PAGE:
Teatro dei Concordi
The theatre was built in the half of 19th century. The project was funded by the Accademia dei Concordi, an association of Campiglia's wealthy citizens, and it was inaugurated on 26 December 1867. Its interiors are decorated by painter Michele Albioni and organized in three tiers of palchi (private boxes). It was acquired by the Municipality in 1990.
Museum of sacred art
Opened on 11 July 2003, it displays a collection of items for liturgical and devotional use which represent the historical and artistic heritage of the parish church of San Lorenzo. It is housed in the underlying room beneath the Church, the so-called Sala delle Volte (“vaulted room”), that is what is left of a medieval building.
- Pieve of San Giovanni: the Pisane Romanesque style church of San Giovanni is characterised by simple architectural lines with a plan in the form of a tau cross and a small apse at the end of the central aisle. According to a memorial inscription placed on the sides of the main door, the church was built in 1173. In the external side of the left transept, just below the edge of the roof, a palindrome magical formula is inscribed in a stone plaque. This Latin sentence, that reads “SATOR AREPO TENET OPERA ROTAS”, is an example of Sator Square and it lays out on three lines that may be read left-to-right or right-to-left. The architrave of the left-side portal features a stone carving which represents a wild boar hunting scene referring to Etruscan and Roman tradition.
- Parish church of San Lorenzo: it was first mentioned in 1325. Originally it had only a single aisle but later the transept and the 17th century Chapel of Mercy were added. Its interiors are embellished with 16th - 17th century paintings, especially “Our Lady of Graces” attributed to Master of San Torpè.
- Church of Sant'Antonio: according to the historian Isidoro Falchi, the church was first mentioned in a 16th-century historical reference and it was presumably built in this period. The church, made of sandstone and limestone, has a single aisle and a gabled facade. A few steps from the main entrance a new tabernacle depicting Saint Anthony the Abbot was unveiled on 5 July 2015. It was realised by students from Florence Academy of Fine Arts.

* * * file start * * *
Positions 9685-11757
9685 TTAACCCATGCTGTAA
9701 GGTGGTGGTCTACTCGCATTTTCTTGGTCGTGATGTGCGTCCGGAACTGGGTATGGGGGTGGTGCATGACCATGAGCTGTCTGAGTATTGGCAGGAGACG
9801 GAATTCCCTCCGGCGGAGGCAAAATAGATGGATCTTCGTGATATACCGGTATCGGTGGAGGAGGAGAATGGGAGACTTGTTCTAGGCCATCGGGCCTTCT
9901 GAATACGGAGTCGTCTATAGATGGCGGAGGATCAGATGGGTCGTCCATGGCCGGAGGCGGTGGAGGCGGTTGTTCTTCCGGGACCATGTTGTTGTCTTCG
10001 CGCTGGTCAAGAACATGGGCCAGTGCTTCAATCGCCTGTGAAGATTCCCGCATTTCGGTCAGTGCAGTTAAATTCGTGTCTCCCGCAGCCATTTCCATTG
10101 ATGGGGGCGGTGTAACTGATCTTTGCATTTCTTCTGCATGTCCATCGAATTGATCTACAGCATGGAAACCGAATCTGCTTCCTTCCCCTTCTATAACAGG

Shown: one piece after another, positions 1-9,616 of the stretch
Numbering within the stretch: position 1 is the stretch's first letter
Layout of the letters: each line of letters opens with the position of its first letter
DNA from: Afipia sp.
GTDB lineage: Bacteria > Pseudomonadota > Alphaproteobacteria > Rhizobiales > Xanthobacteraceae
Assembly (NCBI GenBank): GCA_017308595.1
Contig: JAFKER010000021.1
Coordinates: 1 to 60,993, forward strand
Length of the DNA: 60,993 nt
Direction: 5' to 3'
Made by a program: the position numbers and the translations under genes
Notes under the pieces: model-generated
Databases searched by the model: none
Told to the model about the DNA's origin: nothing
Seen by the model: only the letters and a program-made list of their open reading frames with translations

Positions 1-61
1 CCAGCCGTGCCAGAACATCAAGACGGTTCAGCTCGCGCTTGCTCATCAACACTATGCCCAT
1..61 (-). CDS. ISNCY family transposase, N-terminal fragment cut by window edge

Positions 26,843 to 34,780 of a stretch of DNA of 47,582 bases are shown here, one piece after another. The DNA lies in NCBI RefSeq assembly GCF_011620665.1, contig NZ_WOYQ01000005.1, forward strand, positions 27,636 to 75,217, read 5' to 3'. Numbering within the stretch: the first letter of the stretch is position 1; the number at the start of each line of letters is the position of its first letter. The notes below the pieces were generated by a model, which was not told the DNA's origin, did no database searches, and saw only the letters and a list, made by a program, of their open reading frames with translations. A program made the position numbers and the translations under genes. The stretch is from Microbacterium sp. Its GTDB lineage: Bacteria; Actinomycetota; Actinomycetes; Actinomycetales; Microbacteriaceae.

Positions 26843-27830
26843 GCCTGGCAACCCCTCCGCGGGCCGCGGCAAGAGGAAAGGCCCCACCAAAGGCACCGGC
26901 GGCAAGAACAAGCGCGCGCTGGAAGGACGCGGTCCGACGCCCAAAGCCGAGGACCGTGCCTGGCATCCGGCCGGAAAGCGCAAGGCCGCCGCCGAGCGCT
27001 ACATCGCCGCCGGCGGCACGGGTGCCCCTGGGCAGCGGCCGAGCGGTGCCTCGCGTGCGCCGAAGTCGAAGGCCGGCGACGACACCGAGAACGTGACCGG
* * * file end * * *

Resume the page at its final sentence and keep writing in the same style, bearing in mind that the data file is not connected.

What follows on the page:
- Sanctuary of Madonna di Fucinaia: it lies along the road from Campiglia to San Vincenzo. The year of construction is uncertain. Its first historical reference dates back to 1493 (other sources indicate the early 16th century) referring to the annexation of a monastery assigned to Augustinian friars. The Sanctuary takes its name from a painting of the Virgin which, according to tradition, was found in a forge (“fucina”) near this site. A copy is displayed above the altar while the original painting is preserved in the parish church of San Lorenzo.
The town hosts Apritiborgo Festival, a street art festival that has been held annually since 2005, usually in mid-August, from 11th to 15th.
- Lucio Colletti, politician and philosopher
- Isidoro Falchi, doctor and archaeologist
- Renato Fucini, poet
- Riccardo Fogli, singer
- Luciano Luci, football referee
- Isidoro Falchi, Trattenimenti popolari sulla storia della Maremma e di Campiglia Marittima, Prato, 1880.
- Riccardo Belcari, Romanico tirrenico: chiese e monasteri medievali dell'Arcipelago Toscano e del litorale livornese, Pacini, Ospedaletto, 2009.